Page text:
At Fidelity Labs, seeking consumers’ personal stories is at the core of how we solve problems.
We’re constantly exploring ways in which we might be able to help people deal with day-to-day financial issues, long before retirement. Seeking personal stories—and making sense of what’s underneath those stories—helps us do three things:
- Challenge commonly held beliefs about people’s financial issues
- Create a nuanced understanding of motivations and financial priorities
- Fuel ideation of new products and services that help better people’s financial lives
We think it’s vitally important to venture out of our office and meet with the people who we are trying to help, with the products we design. Recently we conducted a series of in-home interviews of working Americans. Here are a few things we learned…
It’s not always as it seems
It’s not just low-income Americans who struggle with day-to-day financial issues.
We were inspired to do this work, partly because of a Federal Reserve study finding that 47% of Americans would struggle to cope with a $400 emergency and would have to rely on credit, sell an asset, or borrow from a loved one to make ends meet. We questioned those stats—even those who are considered high-income Americans? We went to people’s homes, to speak with them at length, to get deeper insights with in-person interviews. These real-world stories help bring survey data to life.
Gathering personal stories also gave us an opportunity to understand their actual priorities, versus the prescribed priorities by others. When we asked people if it was a priority to have three to six months of their income on hand for an emergency—a generally accepted rule-of-thumb—they often laughed uncomfortably; to many, it’s a Sisyphean task.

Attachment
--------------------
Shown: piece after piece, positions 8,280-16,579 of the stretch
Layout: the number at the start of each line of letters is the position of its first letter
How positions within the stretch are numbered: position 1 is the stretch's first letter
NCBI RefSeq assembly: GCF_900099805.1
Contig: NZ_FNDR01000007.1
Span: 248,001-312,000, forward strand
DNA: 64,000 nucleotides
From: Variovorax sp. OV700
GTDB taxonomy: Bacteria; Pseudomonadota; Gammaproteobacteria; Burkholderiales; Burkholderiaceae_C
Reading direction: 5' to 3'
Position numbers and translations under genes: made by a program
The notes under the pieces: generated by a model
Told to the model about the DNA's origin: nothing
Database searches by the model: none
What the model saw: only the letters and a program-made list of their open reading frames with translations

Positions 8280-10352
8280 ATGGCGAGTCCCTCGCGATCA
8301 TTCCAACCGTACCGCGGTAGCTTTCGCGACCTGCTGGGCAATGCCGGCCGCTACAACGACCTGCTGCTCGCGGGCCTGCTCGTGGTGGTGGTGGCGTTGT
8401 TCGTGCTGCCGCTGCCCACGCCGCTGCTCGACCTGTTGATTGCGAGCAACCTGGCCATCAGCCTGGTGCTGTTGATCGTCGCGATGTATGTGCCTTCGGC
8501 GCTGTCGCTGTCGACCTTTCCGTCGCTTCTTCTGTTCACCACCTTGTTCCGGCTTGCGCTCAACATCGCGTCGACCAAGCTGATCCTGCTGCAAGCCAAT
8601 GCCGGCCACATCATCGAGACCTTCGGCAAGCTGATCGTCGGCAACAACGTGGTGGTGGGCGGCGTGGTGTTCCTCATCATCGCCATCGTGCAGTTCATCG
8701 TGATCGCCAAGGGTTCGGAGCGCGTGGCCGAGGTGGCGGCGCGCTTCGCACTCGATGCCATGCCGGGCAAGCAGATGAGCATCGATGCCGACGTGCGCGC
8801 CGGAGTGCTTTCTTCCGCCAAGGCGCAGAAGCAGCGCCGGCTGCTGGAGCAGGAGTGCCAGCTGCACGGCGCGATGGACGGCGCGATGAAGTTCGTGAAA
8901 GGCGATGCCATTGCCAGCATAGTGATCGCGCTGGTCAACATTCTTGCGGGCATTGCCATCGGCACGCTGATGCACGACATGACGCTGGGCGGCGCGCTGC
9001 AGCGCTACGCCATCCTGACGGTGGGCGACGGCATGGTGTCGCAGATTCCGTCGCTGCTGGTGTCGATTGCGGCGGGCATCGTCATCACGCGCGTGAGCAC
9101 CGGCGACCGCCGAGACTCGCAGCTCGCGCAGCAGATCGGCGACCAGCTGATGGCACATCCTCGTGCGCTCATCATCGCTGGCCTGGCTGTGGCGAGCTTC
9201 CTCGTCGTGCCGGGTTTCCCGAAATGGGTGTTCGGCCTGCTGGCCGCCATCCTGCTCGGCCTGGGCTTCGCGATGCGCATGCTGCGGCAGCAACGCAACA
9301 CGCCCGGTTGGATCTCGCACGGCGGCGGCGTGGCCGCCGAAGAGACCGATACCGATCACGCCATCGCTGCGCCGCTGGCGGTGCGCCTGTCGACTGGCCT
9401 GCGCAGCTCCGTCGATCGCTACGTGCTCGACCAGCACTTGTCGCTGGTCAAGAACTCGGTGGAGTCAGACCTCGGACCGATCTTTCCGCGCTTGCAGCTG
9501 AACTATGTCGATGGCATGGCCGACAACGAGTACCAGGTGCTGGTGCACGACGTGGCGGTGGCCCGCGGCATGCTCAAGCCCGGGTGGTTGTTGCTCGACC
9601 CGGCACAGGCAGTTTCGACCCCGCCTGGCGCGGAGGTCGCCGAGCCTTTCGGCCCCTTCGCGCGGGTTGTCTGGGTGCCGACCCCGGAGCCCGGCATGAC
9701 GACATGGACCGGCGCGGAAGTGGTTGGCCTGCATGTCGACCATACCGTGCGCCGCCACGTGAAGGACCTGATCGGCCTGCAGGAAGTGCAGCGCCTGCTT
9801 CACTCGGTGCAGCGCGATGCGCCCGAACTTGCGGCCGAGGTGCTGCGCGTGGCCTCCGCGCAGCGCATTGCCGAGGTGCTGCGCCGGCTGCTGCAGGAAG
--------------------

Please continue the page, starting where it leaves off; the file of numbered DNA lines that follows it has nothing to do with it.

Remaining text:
Good retirement savers aren’t necessarily in control of their present-day financial picture.
The data we had gathered told us one story, but when we parted the curtain by having conversations directly with customers, we got to see clearly how many folks have difficulty managing their day-to-day finances. While some people are disciplined contributors to their retirement savings, they are also often struggling with cash-flow management, debt management, and other near-term financial conditions that create an alternate reality.
Making decisions based on emotions vs. facts.
When your heart is involved in everyday financial decisions—when you think it will impact your relationships, or the future of a loved one—it makes it hard to say “no,” even if you know you truly can’t afford it. We saw in our study how emotionally uncomfortable it can be to say “no” to certain types of expenses. This applied particularly to the parents we spoke to, who wanted to provide the best for their children, but were incurring significant short-term expenses while trying to do so.
Emotions also make it easy to say “yes” to spending money. There’s quick access to credit; yet terms of credit are often misunderstood. There are loans from friends and family, where terms are even murkier. There is also available borrowing from your future 401(k), which is considered a big “no-no” by many experts, as it incurs debt versus truly saving. With financial resources readily available to many, it makes it easier to say “yes” to things that aren’t a necessity.
Our study doesn’t end here
We will always explore how to help people establish priorities that are right for them, and strive to help them sustain those behaviors over time. We will continue to figure out ways to help people stay motivated and help them grow financially, by putting their money to work and, ultimately, give them the ability to increase their confidence in managing their finances.